it was the epoch of belief, it was the
  epoch of incredulity, it was the
  season of Light, it was the season of
  Darkness, it was the spring of hope, it
  was the winter of despair, we had
  everything before us, we had nothing
   A Tale of Two Cities by        C.
                Dickens
 beforeus, we were all going direct to
 Heaven, we were all going direct the
 other way … It was the year of Our
 Lord one thousand seven hundred
 and seventy-five.
  Gathering details about literary
  elements
 Diction
   Locate examples of word choice by
    considering the vocabulary level and
    formality of the language.
   Also, evaluate the connotation or
    emotional meanings of the writer’s
    words.
   Read the following example.
       Great Expectation by Dickens
   “To five little stone lozenges, each about a foot
    and a half long, which were arranged in a neat
    row beside their grave, and were sacred to the
    memory of five little brothers of mine – who
    gave up trying to get a living exceedingly early
    in that universal struggle – I am indebted for a
    belief I religiously entertained that they had all
    been born on their backs with their hands in
    their trousers-pockets, and had never taken
    them out in this state of existence.” (Chapter 1)
       Great Expectation by Dickens
   “My sister, Mrs. Joe Gargery, was more than
    twenty years older than I, and had established a
    great reputation with herself and the neighbours
    because she had brought me up „by hand.‟
    Having at that time to find out for myself what
    the expression meant, and knowing her to have
    a hard and heavy hand, and to be much in the
    habit of laying it upon her husband as well as
    upon me, I supposed that Joe Gargery and I
    were both brought up by hand.” (Chapter 2)
  Gathering details about literary
  elements
 Sound Devices
   When analyzing poetry, address rhyme,
    rhythm, and repetition. Note examples of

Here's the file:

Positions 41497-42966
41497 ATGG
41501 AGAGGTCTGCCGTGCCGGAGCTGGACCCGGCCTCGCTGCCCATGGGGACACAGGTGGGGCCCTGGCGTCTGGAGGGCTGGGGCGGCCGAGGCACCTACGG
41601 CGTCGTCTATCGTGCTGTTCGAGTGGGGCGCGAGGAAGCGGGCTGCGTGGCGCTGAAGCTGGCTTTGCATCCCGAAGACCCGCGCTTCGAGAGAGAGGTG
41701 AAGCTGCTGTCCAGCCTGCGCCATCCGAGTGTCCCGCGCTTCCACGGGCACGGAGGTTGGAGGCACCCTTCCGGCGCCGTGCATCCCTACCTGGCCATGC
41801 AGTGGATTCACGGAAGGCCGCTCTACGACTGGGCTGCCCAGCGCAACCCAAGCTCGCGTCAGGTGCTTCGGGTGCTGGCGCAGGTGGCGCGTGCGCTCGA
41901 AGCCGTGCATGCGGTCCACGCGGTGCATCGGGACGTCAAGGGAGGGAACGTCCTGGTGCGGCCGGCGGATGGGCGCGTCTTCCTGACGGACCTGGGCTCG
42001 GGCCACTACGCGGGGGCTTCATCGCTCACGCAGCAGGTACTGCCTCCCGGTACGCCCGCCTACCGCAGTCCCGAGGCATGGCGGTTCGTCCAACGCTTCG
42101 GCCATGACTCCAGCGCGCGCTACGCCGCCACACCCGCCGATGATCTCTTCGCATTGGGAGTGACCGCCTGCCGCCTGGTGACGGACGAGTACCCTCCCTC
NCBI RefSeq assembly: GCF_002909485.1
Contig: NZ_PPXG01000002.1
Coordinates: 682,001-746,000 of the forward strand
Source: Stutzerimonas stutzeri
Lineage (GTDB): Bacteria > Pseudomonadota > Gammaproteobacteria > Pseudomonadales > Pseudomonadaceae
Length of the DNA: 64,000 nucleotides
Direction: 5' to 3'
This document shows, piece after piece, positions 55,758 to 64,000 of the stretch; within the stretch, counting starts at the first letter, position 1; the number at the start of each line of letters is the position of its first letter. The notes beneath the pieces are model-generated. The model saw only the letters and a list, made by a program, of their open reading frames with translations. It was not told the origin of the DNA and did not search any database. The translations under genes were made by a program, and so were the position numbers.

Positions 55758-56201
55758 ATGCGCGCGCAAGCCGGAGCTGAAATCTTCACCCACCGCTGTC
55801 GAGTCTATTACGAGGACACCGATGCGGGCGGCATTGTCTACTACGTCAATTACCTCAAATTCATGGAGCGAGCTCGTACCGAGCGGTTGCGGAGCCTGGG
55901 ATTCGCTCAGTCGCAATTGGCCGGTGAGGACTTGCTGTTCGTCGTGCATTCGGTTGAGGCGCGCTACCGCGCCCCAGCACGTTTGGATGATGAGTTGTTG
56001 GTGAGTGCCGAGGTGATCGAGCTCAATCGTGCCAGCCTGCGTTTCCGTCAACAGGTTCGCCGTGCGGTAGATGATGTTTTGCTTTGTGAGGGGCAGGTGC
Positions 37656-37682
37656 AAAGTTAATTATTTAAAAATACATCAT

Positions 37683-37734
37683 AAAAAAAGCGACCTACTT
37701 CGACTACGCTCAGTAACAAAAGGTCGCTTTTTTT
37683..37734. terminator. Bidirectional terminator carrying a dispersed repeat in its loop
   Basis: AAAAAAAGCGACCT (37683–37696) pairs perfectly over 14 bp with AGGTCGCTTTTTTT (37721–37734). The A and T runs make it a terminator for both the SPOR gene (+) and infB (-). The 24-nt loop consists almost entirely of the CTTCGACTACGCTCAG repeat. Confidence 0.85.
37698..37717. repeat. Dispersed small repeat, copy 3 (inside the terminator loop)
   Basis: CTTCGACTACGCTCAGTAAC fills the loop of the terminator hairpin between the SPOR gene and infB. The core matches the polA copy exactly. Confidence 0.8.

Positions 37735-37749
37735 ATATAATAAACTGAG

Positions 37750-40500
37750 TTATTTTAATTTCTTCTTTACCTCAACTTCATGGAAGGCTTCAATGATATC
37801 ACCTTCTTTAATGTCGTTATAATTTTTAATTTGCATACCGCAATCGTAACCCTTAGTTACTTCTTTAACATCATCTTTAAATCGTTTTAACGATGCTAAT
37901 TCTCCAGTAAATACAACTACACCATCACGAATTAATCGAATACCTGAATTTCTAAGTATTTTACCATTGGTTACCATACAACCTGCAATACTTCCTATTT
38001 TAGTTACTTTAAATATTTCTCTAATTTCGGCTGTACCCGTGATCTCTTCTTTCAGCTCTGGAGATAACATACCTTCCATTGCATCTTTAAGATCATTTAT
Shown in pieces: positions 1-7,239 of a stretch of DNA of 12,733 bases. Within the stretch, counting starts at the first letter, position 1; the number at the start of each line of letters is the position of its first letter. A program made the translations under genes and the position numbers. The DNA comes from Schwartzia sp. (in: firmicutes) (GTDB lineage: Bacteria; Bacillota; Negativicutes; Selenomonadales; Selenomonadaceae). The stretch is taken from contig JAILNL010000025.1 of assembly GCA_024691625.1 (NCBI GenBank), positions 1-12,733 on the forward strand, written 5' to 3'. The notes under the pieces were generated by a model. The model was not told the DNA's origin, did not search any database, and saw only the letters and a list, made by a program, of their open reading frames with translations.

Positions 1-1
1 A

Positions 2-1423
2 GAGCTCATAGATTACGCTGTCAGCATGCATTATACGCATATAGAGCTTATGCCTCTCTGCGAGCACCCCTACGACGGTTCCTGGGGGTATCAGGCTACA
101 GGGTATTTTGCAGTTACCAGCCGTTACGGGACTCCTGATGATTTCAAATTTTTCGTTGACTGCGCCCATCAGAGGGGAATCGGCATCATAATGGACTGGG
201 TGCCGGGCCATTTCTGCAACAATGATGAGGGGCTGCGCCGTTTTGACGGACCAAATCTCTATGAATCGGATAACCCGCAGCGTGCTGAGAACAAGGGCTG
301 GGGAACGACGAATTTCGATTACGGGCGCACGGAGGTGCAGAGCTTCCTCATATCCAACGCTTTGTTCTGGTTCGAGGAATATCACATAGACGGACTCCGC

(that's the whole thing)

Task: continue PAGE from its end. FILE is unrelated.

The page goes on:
figurative language – such as simile or
    metaphor – that create meaning.
   For example …
Sound Devices examples
 Robert Frost‟s “The Road Not Taken”
  (using symbols)
 Alfred, Lord Tennyson‟s “The Deserted
  House” (using metaphor ) and “The Oak”
  (using simile)
 Edgar Allan Poe‟s “The Bell” (employing
  sounds)
 Robert Browning‟s “The Pied Piper of
  Hamelin” (rhyme and rhythm).
Let’s look at some samples
 Please read the student models given to
  you (Romeo and Juliet, Julius Caesar).
 Review the characteristics of an insightful
  response to literature.
 The quotation from the play helps to
  illustrate the character’s personality.
 The student follows a consistent point-by-
  point organization.
 The student restated his thesis as well as
  provided a new insight.
Your written assignment:

    Write a response to literature essay on
     the book you have been reading:
      It can be a critical book review as shown on
       p. 287 in your grammar book.
      It can be a character analysis as shown in
       the given Student Model.
Your written assignment:

    Your essay must have five paragraphs
     logically arranged in the three sections:
      Introduction: with thesis statement
      Body: three body paragraphs to support
       thesis, lead by the topic sentences.
      Conclusion: restate thesis
Your written assignment:

  Essay must be typed.
  Follow all MLA requirements.
  The due date for this essay is Sept. 13,
   2006
  No   late work is going to be
     accepted.
Drafting – Developing a
  Thesis Statement
• Your draft should have a
 clear statement of the
 main idea, or thesis, you
 intend to develop.
        What Is a Thesis
         Statement?
• A thesis statement is a one-sentence long
  statement in which the writer addresses the
  major points of his/her paper, in the order in
  which he/she will address them.
• A thesis statement includes the writer’s opinion
  regarding the subject, as well as clearly outlines
  for the reader what the paper will be about.
• A thesis statement never mentions the paper
  itself (for example, “this paper will discuss…”).
• A thesis statement never mentions the writer (for
  example, “in this paper I will talk about…”).
• A thesis statement never talks to the reader (for
  example, “you can see by this example…”).
Drafting – Developing a
  Thesis Statement
• Review your prewriting notes,
  looking for a single idea that
  brings together the ideas
  you’ve generated and the
  support you’ve gathered.
         Draft a Thesis
          Statement
• The thesis statement is the main
  message of your essay, which you will
  support with various kinds of details.
• To come up with a thesis statement,
  review your notes, and answer the
  following:
  – Out of all that I have learned, the most
   important point I would like to make about
   the book I read is ______________.
Drafting – Developing a
  Thesis Statement
• Write this as a single
  sentence. Use this sentence,
  your thesis statement, to
  direct the writing of your
  response to literature.
Sample Thesis Statements
 Daphne du Maurier’s “The Birds”
  presents a gripping series of events